Anxiety Sensitivity and Retaliatory Aggressive Behavior in Research Volunteers

ASU Author/Contributor (non-ASU co-authors, if there are any, appear on document)
Joshua Broman-Fulks Ph.D, Professor (Creator)
Appalachian State University (ASU )
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Abstract: An important focus of recent aggression research has been to identify personality variables that influence the expression of aggression. One such variable may be anxiety sensitivity (AS). Individuals high in AS fear unpleasant anxiety-related physiological sensations and perhaps physiological arousal in general. Accordingly, people high in AS are motivated to avoid situations that produce these sensations. With respect to aggressive encounters, an intense attack by an opponent involves significant physiological arousal. High anxiety-sensitive individuals may therefore attempt to decrease the intensity of the interaction by responding in a non-aggressive or conciliatory manner. To test this possibility, 112 community volunteers completed a measure of AS and a well-validated laboratory task designed to assess aggressive behavior. As predicted, an inverse relation between AS and extreme aggressive responding was found. Specifically, as AS increases, retaliatory aggression is less likely after intense attack by an opponent.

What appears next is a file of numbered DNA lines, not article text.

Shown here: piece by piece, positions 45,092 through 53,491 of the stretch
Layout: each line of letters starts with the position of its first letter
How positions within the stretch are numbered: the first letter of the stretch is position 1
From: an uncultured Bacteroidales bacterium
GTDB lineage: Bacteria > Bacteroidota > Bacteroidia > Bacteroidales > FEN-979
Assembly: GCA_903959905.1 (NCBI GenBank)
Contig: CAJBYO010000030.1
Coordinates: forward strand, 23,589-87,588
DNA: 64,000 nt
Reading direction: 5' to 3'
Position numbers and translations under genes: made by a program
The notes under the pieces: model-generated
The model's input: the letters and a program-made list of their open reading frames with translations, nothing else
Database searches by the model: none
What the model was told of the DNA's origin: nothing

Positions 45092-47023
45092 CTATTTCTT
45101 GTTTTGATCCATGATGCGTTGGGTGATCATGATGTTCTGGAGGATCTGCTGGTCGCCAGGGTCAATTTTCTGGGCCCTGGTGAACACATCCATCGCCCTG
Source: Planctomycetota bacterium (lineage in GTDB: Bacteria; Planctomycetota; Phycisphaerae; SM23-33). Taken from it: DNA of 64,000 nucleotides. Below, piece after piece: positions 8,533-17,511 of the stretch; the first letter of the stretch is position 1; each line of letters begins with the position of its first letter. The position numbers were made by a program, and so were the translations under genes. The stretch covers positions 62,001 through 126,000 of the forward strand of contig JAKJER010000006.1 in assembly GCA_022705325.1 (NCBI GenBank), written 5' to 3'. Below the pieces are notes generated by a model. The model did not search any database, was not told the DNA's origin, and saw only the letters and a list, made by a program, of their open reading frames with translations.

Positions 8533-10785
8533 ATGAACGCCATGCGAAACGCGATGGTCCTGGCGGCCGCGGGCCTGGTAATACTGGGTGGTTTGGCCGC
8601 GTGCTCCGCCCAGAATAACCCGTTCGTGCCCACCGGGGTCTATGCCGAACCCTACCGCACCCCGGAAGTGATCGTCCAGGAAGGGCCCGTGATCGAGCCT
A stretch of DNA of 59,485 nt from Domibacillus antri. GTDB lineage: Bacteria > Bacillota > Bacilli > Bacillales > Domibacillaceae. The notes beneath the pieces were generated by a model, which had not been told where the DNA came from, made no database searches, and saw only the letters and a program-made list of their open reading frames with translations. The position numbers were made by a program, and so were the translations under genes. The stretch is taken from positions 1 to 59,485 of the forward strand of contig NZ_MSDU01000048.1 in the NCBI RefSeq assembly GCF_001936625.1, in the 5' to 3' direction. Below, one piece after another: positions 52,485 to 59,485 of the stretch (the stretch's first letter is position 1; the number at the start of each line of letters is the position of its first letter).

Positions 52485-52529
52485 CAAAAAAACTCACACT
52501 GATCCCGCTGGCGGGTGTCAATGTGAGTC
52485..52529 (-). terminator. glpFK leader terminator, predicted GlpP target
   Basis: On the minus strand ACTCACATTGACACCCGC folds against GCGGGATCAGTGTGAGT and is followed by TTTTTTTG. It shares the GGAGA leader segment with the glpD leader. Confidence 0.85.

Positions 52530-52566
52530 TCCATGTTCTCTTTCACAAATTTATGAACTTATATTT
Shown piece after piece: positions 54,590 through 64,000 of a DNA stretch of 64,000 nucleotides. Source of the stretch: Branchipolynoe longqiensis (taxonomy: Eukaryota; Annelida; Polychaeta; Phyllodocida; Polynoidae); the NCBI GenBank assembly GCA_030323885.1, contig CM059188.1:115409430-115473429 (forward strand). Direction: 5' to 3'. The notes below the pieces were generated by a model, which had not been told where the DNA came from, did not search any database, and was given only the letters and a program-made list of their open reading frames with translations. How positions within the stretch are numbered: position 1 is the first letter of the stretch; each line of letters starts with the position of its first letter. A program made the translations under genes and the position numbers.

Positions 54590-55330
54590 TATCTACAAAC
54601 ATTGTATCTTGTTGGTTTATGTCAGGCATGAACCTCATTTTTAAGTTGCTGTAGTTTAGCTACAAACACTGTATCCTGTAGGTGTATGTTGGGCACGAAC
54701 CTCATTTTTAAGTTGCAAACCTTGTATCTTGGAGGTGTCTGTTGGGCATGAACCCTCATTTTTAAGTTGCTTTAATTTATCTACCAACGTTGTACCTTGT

Additional Information

Broman-Fulks, J. J., McCloskey, M. S., & Berman, M. E. (2007). Anxiety sensitivity and retaliatory aggressive behavior in research volunteers. Aggressive Behavior, 33(2): 137-144. (Mar 2007) Published by Wiley (ISSN: 1098-2337). The definitive version is available at
Language: English
Date: 2007

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